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|Classification and external resources|
Skin blisters on the forearm, created by the entrance of Schistosoma parasite.
|Classification and external resources|
Skin blisters on the forearm, created by the entrance of Schistosoma parasite.
Schistosomiasis // (also known as bilharzia, snail fever, and Katayama fever) is a disease caused by parasitic worms of the Schistosoma type. It may infect the urinary tract or intestines. Symptoms may include abdominal pain, diarrhea, bloody stool, or blood in the urine. In those who have been infected a long time, liver damage, kidney failure, infertility, or bladder cancer may occur. In children it may cause poor growth and learning difficulty.
The disease is spread by contact with water that contains the parasites. These parasites are released from freshwater snails that have been infected. The disease is especially common among children in developing countries as they are more likely to play in infected water. Other high risk groups include farmers, fishermen, and people using infected water for their daily chores. Diagnosis is by finding the eggs of the parasite in a person's urine or stool. It can also be confirmed by finding antibodies against the disease in the blood.
Methods to prevent the disease include improving access to clean water and reducing the number of snails. In areas where the disease is common entire groups may be treated all at once and yearly with the medication praziquantel. This is done to decrease the number of people infected and therefore decrease the spread of the disease. Praziquantel is also the treatment recommended by the World Health Organization for those who are known to be infected.
Schistosomiasis affects almost 210 million people worldwide, and an estimated 12,000 to 200,000 people die from it a year. The disease is most commonly found in Africa, as well as Asia and South America. Around 700 million people, in more than 70 countries, live in areas where the disease is common. Schistosomiasis is second only to malaria, as a parasitic disease with the greatest economic impact. From ancient times to the early 20th century, schistosomiasis' symptom of blood in the urine was seen as a male version of menstruation in Egypt and was thus viewed as a rite of passage for boys, even being linked to increased fertility.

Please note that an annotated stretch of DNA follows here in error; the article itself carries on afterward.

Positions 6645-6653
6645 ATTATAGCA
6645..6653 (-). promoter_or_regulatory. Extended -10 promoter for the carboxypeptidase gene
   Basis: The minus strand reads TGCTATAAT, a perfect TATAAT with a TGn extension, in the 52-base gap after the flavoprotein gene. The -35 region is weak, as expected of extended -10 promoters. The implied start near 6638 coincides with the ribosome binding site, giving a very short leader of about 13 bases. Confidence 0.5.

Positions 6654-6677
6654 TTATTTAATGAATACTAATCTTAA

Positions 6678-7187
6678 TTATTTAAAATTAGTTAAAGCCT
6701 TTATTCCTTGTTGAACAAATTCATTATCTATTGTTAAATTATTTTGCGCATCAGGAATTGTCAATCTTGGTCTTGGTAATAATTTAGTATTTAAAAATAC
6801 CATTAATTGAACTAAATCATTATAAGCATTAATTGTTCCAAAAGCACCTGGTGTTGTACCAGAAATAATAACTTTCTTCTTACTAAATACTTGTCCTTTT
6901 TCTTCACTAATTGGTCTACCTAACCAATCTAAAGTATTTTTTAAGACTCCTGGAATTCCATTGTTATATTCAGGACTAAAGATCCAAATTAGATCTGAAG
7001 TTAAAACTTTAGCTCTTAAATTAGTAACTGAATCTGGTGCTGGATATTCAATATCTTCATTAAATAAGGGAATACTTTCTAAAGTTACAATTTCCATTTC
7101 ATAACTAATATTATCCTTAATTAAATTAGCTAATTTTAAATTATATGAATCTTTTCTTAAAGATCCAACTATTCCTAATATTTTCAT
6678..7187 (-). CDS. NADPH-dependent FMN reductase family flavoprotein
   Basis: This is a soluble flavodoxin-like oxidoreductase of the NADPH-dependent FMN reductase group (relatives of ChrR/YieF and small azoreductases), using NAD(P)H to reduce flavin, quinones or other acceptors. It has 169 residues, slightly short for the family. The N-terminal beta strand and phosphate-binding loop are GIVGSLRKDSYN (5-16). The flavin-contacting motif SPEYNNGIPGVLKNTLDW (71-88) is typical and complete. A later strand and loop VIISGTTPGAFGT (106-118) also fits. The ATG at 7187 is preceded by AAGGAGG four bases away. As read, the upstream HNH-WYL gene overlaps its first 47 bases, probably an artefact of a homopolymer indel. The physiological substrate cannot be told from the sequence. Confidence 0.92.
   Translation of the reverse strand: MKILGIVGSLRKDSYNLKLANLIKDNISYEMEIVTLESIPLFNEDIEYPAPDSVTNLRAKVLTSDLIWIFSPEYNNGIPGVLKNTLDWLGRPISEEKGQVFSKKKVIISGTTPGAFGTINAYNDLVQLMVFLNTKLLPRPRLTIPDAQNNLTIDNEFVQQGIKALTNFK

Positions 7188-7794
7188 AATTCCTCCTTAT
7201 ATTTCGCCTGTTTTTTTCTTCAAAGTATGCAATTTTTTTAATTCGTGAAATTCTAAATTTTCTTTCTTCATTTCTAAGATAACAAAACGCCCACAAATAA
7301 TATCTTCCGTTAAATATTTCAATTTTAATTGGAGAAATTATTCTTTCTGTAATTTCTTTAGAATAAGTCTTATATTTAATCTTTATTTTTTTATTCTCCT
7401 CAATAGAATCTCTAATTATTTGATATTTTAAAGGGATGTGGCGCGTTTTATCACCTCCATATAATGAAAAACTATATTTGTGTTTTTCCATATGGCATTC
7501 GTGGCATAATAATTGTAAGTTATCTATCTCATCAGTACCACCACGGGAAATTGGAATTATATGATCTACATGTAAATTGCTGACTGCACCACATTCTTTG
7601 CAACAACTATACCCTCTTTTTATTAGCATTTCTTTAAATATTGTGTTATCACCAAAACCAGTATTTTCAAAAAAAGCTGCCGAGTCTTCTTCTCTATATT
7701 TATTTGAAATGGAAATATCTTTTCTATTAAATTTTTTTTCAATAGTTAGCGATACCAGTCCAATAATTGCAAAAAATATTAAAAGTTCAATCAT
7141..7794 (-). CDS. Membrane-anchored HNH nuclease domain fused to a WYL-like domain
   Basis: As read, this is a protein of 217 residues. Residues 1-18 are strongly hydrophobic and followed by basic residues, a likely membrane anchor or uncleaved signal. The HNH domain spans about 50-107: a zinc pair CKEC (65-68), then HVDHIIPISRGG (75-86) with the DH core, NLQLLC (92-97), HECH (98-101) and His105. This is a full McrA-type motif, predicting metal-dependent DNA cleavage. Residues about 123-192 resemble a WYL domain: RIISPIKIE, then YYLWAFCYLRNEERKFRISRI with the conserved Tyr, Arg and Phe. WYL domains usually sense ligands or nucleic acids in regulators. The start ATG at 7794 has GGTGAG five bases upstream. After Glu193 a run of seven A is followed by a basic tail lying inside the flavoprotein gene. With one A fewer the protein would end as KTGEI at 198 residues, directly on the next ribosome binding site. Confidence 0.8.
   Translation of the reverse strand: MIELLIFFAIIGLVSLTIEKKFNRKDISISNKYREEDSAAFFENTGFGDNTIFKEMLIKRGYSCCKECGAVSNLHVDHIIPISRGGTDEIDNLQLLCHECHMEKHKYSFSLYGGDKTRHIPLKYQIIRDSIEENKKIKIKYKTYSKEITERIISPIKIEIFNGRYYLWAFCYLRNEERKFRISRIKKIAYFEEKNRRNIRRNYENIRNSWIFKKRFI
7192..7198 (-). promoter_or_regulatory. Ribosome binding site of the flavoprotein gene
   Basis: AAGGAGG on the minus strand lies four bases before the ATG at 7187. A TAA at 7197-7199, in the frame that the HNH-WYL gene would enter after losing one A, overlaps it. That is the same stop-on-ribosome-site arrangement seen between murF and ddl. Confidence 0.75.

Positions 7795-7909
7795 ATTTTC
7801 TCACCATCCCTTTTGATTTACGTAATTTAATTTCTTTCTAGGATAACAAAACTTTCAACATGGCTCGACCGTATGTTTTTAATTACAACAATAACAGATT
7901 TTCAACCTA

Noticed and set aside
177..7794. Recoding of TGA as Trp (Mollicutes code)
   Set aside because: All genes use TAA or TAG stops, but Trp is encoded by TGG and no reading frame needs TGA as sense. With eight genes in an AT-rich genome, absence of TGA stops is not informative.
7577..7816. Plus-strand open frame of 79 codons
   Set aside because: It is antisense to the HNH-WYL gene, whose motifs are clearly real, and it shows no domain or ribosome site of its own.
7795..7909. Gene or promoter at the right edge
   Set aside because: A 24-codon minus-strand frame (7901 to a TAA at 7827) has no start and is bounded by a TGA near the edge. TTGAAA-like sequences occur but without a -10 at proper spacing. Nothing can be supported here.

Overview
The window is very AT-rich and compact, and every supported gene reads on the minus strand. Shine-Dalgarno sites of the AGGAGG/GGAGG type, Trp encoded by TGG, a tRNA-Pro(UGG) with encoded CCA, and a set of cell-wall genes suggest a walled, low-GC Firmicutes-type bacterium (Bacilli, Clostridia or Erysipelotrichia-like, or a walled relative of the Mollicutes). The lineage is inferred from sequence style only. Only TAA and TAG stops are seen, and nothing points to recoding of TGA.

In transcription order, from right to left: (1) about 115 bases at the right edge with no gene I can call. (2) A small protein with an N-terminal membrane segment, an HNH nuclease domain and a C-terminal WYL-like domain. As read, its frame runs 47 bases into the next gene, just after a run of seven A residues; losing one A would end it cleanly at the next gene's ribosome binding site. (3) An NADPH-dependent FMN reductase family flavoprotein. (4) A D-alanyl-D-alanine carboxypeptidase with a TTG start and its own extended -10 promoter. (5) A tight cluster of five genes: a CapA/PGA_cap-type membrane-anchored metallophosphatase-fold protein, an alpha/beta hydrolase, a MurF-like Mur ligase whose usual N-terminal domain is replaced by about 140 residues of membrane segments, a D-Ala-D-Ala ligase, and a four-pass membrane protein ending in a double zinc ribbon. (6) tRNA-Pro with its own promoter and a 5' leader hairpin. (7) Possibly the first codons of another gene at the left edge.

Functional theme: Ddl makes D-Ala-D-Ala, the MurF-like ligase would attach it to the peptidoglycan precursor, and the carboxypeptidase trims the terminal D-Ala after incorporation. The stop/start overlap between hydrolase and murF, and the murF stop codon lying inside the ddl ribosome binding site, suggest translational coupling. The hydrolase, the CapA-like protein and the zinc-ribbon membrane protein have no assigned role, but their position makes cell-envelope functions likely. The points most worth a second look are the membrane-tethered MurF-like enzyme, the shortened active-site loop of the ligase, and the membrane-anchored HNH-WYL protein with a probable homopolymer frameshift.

Species of Schistosoma that can infect humans:
Species of Schistosoma that can infect other animals:
S. bovis — normally infects cattle, sheep and goats in Africa, parts of Southern Europe and the Middle East
S. mattheei — normally infects cattle, sheep and goats in Central and Southern Africa
S. margrebowiei — normally infects antelope, buffalo and waterbuck in Southern and Central Africa
S. curassoni — normally infects domestic ruminants in West Africa
S. rodhaini — normally infects rodents and carnivores in parts of Central Africa
Above all, schistosomiasis is a chronic disease. Many infections are subclinically symptomatic, with mild anemia and malnutrition being common in endemic areas. Acute schistosomiasis (Katayama's fever) may occur weeks after the initial infection, especially by S. mansoni and S. japonicum. Manifestations include:
Occasionally central nervous system lesions occur: cerebral granulomatous disease may be caused by ectopic S. japonicum eggs in the brain, and granulomatous lesions around ectopic eggs in the spinal cord from S. mansoni and S. haematobium infections may result in a transverse myelitis with flaccid paraplegia.
Continuing infection may cause granulomatous reactions and fibrosis in the affected organs, which may result in manifestations that include:
Bladder cancer diagnosis and mortality are generally elevated in affected areas.